but my wife made good use of it.
The deck looks out towards the open veld and often animals can be seen walking past.

After a successful three hour game drive
AND a delicious dinner...
this was what we were looking forward to climbing into!
A huge bed with the best linen was so conducive to sleep
that I did not even open the novel that I had brought to read.

A bath AND an indoor shower.
The quiet and serene space of the bathroom.
The door on the left leads to the toilet.
In the foreground is a portion of the double sink.
There is no outdoor shower, but a large window 
allows guests in the shower to have the impression that they are outdoors.

A portion of the main lounge area ...
With the doors open the line between inside and out blurs.
From here guests can look across the pool to the waterhole.
(There were so many comings and goings there that it 
almost looked as if guests were watching a nature documentary!) 

Another portion of the public area of the main lodge building.
The lounge is 'divided' into three separate areas 
that allow guests to enjoy some privacy should they wish to.

It was hot during our visit,
so there was a constant supply of water "on-tap" for guests.
The glasses attracted the attention of my lens. 

My breakfast of champions!
Home-made muesli with yoghurt.
Both hot and cold breakfasts are on offer
and there is also a daily special.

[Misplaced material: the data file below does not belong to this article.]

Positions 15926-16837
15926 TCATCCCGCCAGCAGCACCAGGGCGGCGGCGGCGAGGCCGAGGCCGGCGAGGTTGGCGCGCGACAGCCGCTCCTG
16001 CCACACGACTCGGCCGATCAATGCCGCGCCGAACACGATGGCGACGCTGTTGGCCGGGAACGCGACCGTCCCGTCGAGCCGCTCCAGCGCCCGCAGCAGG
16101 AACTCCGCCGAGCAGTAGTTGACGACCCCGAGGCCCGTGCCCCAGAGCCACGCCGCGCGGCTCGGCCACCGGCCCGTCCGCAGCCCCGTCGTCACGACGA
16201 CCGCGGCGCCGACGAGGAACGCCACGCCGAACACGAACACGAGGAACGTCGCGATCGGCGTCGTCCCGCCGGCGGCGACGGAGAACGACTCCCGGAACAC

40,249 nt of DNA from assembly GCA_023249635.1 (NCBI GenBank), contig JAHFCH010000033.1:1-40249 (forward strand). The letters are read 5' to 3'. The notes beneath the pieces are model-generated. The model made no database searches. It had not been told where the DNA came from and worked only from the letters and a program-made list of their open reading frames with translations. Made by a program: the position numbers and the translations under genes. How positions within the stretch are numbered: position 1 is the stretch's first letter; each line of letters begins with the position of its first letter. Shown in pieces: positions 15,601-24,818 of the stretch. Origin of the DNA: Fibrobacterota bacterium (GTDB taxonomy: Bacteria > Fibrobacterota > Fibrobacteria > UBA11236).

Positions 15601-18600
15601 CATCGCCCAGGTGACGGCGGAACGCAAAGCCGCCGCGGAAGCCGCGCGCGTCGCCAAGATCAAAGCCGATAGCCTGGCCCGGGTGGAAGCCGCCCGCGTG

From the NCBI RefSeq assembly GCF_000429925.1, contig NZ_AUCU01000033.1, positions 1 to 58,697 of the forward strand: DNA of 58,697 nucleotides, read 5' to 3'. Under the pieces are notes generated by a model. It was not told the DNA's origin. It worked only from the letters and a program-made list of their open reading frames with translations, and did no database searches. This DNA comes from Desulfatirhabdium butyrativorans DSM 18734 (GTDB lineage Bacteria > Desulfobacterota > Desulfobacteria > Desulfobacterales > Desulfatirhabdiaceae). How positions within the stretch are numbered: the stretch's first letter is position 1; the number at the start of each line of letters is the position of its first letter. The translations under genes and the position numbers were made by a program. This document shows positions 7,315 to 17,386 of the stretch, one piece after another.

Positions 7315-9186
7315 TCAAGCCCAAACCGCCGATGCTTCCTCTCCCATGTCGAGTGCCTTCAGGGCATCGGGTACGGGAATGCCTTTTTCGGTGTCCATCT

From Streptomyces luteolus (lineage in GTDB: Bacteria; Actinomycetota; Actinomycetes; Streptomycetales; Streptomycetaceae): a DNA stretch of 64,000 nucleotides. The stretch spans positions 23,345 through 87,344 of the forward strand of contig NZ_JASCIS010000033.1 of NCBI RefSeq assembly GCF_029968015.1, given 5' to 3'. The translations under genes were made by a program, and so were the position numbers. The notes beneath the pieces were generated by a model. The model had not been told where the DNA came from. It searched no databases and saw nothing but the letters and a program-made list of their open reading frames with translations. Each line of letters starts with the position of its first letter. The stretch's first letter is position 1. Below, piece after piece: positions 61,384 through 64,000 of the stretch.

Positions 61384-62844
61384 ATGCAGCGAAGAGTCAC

Almost every game lodge that I have visited 
seems to have a resident Southern Yellow-billed Hornbill.
Imbali was no different. 
This fellow's appearance coincided with the arrival of the food. 

The devil is in the detail.
When last did YOU find a proper butter knife on a table?

Another part of the lounge, gently lit for pre and post dinner relaxation.
The muted colours and the lack of piped Musak make conversations
 between guests and staff a pleasure.
There is NO TV in either the main building or the accommodation.
Comparing experiences rather than staring at an electronic screen
 were moments to savour.
In the rear there is a small curio shop where mementos can be purchased.

The end of a perfect day.
As the sun sinks below the horizon it is time to head back to camp...
and dinner...of course!

Sitting under the stars, enjoying a good meal,
great company and a glass of wine.
Could there be a better way to complete a visit to this wonderful camp?
I don't think so...